U.S. battles swine flu, but also advises calm

By The Associated Press Modified: April 28, 2009 at 8:52 am •  Published: April 28, 2009
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photo -  Dr.  Richard  Besser Acting Director Center for Disease Control and Prevention speaks in the White House Press Briefing Room during a news conference to discuss reported Swine Flu outbreaks, Sunday, April 26, 2009 in Washington. The U.S. is declaring a public health emergency to deal with the emerging new swine flu. (AP Photo/Pablo Martinez Monsivais)
Dr. Richard Besser Acting Director Center for Disease Control and Prevention speaks in the White House Press Briefing Room during a news conference to discuss reported Swine Flu outbreaks, Sunday, April 26, 2009 in Washington. The U.S. is declaring a public health emergency to deal with the emerging new swine flu. (AP Photo/Pablo Martinez Monsivais)
WASHINGTON — Confirming at least 40 cases of swine flu in the U.S., the Obama administration said Monday it was responding aggressively as if the outbreak would spread into a full pandemic. Officials urged Americans against most travel to Mexico as the virus that began there spread to the United States and beyond.

President Barack Obama urged calm, saying there was reason for concern but not yet "a cause for alarm.”

Yet just in case, administration officials said that they were already waging a vigorous campaign of prevention, unsure of the outbreak’s severity or where it would show up next.

U.S. customs officials began checking people entering U.S. territory. Millions of doses of flu-fighting medications from a federal stockpile were on their way to states, with priority given to the five already affected and to border states. Federal agencies were conferring with state and international governments.

"We want to make sure that we have equipment where it needs to be, people where they need to be and, most important, information shared at all levels,” Janet Napolitano, head of the Homeland Security Department, told reporters.

Her briefing came shortly before the World Health Organization raised the severity of its pandemic alert level to four from three on a six-point scale.

Dr. Richard Besser, acting director of the Centers for Disease Control and Prevention, said that so far the disease in the United States seemed less severe than the outbreak in Mexico, where more than 1,600 cases had been reported and where the suspected death toll had climbed to 149. No deaths had been reported in the U.S.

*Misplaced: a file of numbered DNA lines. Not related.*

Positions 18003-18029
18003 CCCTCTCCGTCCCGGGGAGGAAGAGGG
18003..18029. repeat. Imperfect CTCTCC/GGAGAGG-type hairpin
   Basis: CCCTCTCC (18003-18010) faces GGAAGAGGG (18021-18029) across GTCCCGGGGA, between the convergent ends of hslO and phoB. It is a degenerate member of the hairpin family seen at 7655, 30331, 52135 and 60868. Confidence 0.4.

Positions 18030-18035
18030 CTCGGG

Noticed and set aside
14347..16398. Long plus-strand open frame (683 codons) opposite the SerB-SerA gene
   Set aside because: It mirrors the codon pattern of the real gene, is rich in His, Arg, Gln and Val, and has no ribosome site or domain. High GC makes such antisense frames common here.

U.S. CASES
The Centers for Disease Control and Prevention reported 40 cases: 28 in New York, seven in California, two in Texas, two in Kansas and one in Ohio. Richard Besser, the CDC’s acting director, said only one person has been hospitalized and all have recovered.

Questions and Answers about the virus

What is swine flu?

Swine flu is a respiratory disease of pigs caused by type A influenza viruses that causes regular outbreaks in pigs. Swine flu viruses can spread from person-to-person, but in the past, this transmission was limited and not sustained beyond three people.

What are the signs and symptoms?

The symptoms are similar to regular human flu and include fever, cough, sore throat, body aches, headache, chills and fatigue. Some people have reported diarrhea and vomiting. Like seasonal flu, swine flu may cause a worsening of underlying chronic medical conditions.

How does swine flu spread?

Flu viruses are spread mainly from person to person through coughing or sneezing of people with influenza. Sometimes people may become infected by touching something with flu viruses on it and then touching their mouth or nose.

Are there medicines to treat swine flu?

Yes. The Centers for Disease Control and Prevention recommends the use of oseltamivir or zanamivir for the treatment or prevention of infection with these swine influenza viruses. Antiviral drugs are prescription medicines that fight against the flu by keeping flu viruses from reproducing in your body. Antiviral drugs work best if started within two days of symptoms.

When should I seek emergency medical care?

In children, warning signs include trouble breathing, bluish skin color, not drinking enough fluids, not waking up or not interacting.

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